Thursday, 29 August 2013

Scientists want to use lasers to make clouds, cause rain and control lightning

Lasers could soon be used to direct dangerous lightning away from sensitive areas, like airports.

A few weeks from now, scientists will be gathering in Geneva, Switzerland, at the second Conference on Laser, Weather and Climate, to discuss how they can use lasers to generate clouds, produce rain and control lightning strikes.
Controlling the weather has long been a dream for humankind, whether its to give us rain for parched crops or to prevent disastrous hurricanes and tornadoes. Attempts at weather control so far have mostly involved firing or dumping particles into the air, either to get clouds to form or to dissipate storm clouds before they can produce damaging hail, winds or even tornadoes. These attempts have had mixed success, and there is a growing concern about dumping these particles into the air, as they may have unknown effects on the environment. Lately, though, scientists have been turning to lasers, as a cleaner, easier and more high-tech option.
There has been plenty of research in recent years about using lasers to cause or direct lightning strikes. Lightning always takes the path of least resistance, but it has to create this path itself (by forming a trail of ionized air), and it doesn't always create that path to areas that are in our best interests. However, if you fire a powerful laser into a cloud, it can create that same kind of ionized trail, giving the charge in the cloud an artificial path to flow along, thus discharging the lightning safely. Researchers have found that you can even accomplish this while the lightning is in mid-strike.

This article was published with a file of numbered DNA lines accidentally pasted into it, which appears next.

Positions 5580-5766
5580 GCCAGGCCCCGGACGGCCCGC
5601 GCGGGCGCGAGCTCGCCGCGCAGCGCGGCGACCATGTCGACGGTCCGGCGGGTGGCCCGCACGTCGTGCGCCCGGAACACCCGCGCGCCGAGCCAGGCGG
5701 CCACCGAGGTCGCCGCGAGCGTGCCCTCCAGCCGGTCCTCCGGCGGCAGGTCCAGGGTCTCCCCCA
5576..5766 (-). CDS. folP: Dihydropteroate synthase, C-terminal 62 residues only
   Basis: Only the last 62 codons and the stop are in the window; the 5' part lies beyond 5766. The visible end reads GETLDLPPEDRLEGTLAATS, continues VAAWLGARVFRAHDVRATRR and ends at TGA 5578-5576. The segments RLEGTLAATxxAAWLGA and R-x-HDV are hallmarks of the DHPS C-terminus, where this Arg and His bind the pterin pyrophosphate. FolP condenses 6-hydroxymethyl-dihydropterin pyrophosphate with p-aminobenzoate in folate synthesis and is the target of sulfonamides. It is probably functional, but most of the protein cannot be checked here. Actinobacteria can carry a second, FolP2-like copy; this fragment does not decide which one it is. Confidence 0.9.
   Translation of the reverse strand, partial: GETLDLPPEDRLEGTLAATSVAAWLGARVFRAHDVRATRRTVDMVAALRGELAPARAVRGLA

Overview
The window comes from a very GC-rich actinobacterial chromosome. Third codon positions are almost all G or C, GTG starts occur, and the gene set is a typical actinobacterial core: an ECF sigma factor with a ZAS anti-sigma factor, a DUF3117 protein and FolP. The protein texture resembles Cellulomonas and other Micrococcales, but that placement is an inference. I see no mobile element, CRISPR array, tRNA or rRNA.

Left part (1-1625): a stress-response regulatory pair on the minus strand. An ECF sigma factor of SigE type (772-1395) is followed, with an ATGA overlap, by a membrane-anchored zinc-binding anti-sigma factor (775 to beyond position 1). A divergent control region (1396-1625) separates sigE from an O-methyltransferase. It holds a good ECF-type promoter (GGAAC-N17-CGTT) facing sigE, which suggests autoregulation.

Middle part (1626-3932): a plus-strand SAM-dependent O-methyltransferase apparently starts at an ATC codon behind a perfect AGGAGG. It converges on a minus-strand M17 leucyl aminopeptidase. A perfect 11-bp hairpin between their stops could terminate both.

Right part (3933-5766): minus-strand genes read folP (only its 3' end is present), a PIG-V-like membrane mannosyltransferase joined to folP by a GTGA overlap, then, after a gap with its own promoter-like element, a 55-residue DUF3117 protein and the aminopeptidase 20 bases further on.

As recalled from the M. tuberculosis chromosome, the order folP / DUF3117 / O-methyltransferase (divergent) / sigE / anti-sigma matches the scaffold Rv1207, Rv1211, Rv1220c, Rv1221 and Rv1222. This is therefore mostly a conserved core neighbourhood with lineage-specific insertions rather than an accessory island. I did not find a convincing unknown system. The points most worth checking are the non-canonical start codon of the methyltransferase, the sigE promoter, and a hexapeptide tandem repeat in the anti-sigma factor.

The research into weather control through lasers doesn't end there, though.
Scientists have also found that extremely short bursts of laser light can cause water to condense out of the air, even in situations where conditions where clouds can't form on their own. The effect is so strong that it might even be able to produce rain if more continuous pulses are used.
Other experiments (so far conducted in cloud chambers) have shown that lasers can cause rapid formation of ice crystals in conditions that match where high cirrus clouds form in the atmosphere. Given that cirrus clouds are very effective at reflecting sunlight back into space, there is great potential to use this method to reduce the strength of thunderstorms and hurricanes, and possibly to help alleviate some of the effects of global warming while we ween ourselves off fossil fuels.
Weather manipulation has been a staple of comic books, cartoons and science fiction for years, usually involving some kind of evil scheme to take over the world. Outside of fiction, though, these techniques could be used to guide the weather into producing more favourable results for us, whether for growing crops, or even to prevent disasters. Hopefully we'll see some great results coming out of next month's conference, to advance this science even further.
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